Have you tried these German wines?
Have you tried these German wines?
Think you know your German wines? We've no doubt that many of you are quite the experts already! Those newer to Deutschland might not have had many occasions to expand their palates beyond white Rieslings and red Spätburgunders – or what we English speakers better know as a Pinot Noir. Why not use this stay-at-home time to explore the world of German wines? That way, when the next wine fest does roll around, you can order your next bottle like the true expert you’ve since become. Here are seven varieties you may wish to try. (We tried to find just the right balance between lesser-known types and those you won’t have to search high and low for.)
What’s your favorite German wine?
Auxerrois: This white is believed to have originated in France's Burgundy region back in the Middle Ages. Nowadays it is seen most frequently in Luxembourg, France's Alsace region and in more southern parts of Germany. It generally has a mild acidity and a strong character. Newly bottled, it may taste of quince, melon or citrus, whereas aged, it may remind its drinker of honey and toasted almonds. It pairs nicely with fish, asparagus or cream cheese.
Gewürztraminer: The scent of roses gives wines made from this great grape away. It's grown predominantly in Italy’s South Tyrol, Australia, New Zealand, and the Alsace. In Germany, you will see it primarily in the Pfalz, Rheinhessen and Baden regions. It's known and loved by its most passionate fans for its aromatic bouquet, described as green and spicy with notes of cloves, violets, lychees, honey and passion fruit. It tastes wonderful with a ragout, Asian dishes and blue cheeses. Wines made from late harvests of highly ripened, sweet grapes are used as an aperitif which goes nicely with marzipan or apple-based desserts.
Sauvignon Blanc: This type of wine traces its origins to France’s Loire Valley. Today it’s found around the world, and its taste will vary greatly depending on its origin. Its aromas range from blackcurrant and gooseberry to what are termed “green” notes, for example freshly mowed grass or green pepper. Try it with an Asian-inspired shrimp dish or seafood and pasta in a creamy sauce.
Blaufränkisch: Also known as Limberger or Lemberger, this dark-skinned grape traces its origins to Austria and Hungary. In Germany, the grape is grown primarily in the Württemberg wine region near Stuttgart. This late-ripening grape produces a tannin-rich wine with a spicy character with cherry and berry notes. It's sometimes combined with Cabernet Sauvignon, Spätburgunder or Trollinger to produce a cuvée. It pairs well with game birds and strong, spicy cheeses.
Regent: Qualities such as its early maturity, high must weight, and frost and disease resistance make this grape a hit among winegrowers, particularly in the Pfalz, Rheinhessen, Baden and Franconia. It’s a relative newcomer to the wine scene, having been approved for quality wine production in Germany in 1996. Wines made of Regent grapes are full-bodied and reminiscent of Mediterranean wines, with aromas of cherries or currants. Regent wines don’t need a lot of aging and pair particularly well with salami, lamb or other intensely flavored meat dishes.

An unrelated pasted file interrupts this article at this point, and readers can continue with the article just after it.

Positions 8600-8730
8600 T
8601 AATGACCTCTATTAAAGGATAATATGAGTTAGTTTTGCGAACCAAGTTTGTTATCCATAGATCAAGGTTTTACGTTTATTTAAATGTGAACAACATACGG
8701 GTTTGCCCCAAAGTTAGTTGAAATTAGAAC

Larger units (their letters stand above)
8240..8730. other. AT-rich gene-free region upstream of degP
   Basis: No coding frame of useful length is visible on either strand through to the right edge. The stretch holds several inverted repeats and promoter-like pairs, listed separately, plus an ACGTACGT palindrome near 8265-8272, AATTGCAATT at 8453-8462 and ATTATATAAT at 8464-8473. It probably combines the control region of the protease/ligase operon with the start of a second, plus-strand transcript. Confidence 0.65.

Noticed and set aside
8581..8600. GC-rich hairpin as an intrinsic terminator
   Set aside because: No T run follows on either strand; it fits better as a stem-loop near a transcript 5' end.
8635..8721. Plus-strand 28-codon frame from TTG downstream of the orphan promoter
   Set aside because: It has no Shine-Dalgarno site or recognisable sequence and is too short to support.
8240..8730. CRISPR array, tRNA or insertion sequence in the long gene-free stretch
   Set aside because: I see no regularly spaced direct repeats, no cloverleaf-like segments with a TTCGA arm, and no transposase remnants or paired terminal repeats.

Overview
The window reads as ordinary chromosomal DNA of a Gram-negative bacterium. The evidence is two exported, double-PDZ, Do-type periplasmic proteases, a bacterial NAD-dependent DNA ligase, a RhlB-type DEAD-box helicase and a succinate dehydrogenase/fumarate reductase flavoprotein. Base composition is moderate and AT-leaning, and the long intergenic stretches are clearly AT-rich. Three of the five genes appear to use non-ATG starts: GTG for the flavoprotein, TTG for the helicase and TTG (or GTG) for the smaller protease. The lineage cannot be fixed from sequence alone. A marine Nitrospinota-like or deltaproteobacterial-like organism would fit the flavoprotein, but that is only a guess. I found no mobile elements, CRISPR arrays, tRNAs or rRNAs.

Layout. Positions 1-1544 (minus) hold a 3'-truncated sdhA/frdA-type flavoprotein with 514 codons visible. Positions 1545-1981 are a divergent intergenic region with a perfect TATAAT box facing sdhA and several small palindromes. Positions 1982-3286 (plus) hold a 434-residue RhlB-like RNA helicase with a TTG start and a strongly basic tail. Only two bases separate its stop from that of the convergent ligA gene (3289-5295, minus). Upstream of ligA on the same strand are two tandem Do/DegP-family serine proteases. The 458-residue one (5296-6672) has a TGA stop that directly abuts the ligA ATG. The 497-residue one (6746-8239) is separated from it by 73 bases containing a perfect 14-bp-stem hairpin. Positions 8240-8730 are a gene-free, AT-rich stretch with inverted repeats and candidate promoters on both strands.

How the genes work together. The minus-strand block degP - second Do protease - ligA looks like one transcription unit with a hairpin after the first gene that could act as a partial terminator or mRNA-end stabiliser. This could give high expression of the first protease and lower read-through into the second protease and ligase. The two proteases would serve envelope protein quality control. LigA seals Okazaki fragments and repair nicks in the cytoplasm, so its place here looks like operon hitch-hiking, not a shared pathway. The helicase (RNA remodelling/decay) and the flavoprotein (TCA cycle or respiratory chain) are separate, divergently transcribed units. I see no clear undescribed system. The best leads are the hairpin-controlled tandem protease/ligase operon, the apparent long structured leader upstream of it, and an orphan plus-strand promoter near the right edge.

St. Laurent: This relative rarity was nearly lost back in the 1960s, but has since undergone a renaissance, predominantly in the Rheinhessen and Pfalz regions. Outside Germany, it’s particularly popular in Austria and the Czech Republic. The grape takes its name for its tendency to start ripening close to Saint Lawrence Day on Aug. 10. St. Laurent wines are deep red, fresh and fruity, with aromas of wild cherry, blackberry, smoke or spice. The wine matures nicely in an oak cask. This sophisticated wine can hold its own as an accompaniment to a hearty gourmet dinner of Sauerbraten or blackened pork. Sample aside a mature and nutty cheese or a spice cookie for maximum impact.
We end this peek at the German wine world with a type of wine that’s highly beloved in summer - the rosé. Rosé wines come about through a gentle press of red grapes. The resulting mash is left to rest just long enough for the pigments in the grape skins time to tint the juice, from which point the mash is fully pressed and the resulting pink juice fermented into wine.
The term “Weißherbst” on a label denotes that the wine has been produced with just one single variety of grape. Although commonly made with Spätburgunder, Portugieser grapes are also often used in the creation of a Weißherbst. Whichever grape variety was used must be clearly indicated on the label, and the wine must be a product of the Ahr, Baden, Franconia, Rheingau, Rheinhessen, Pfalz or Württemberg wine-growing regions.
Schwarzriesling: What literally translates into black Riesling bears no relation to Germany’s most famous white and is in fact a Pinot Meunier. A bottle of Schwarzriesling Weißherbst is most likely to turn up in the Württemberg region. Its aroma will likely be one of subtle red fruit, perhaps a ripe raspberry or strawberry. Such a wine would drink great on its own or pair delightfully with a summer salad with chicken strips or fish straight off the grill.
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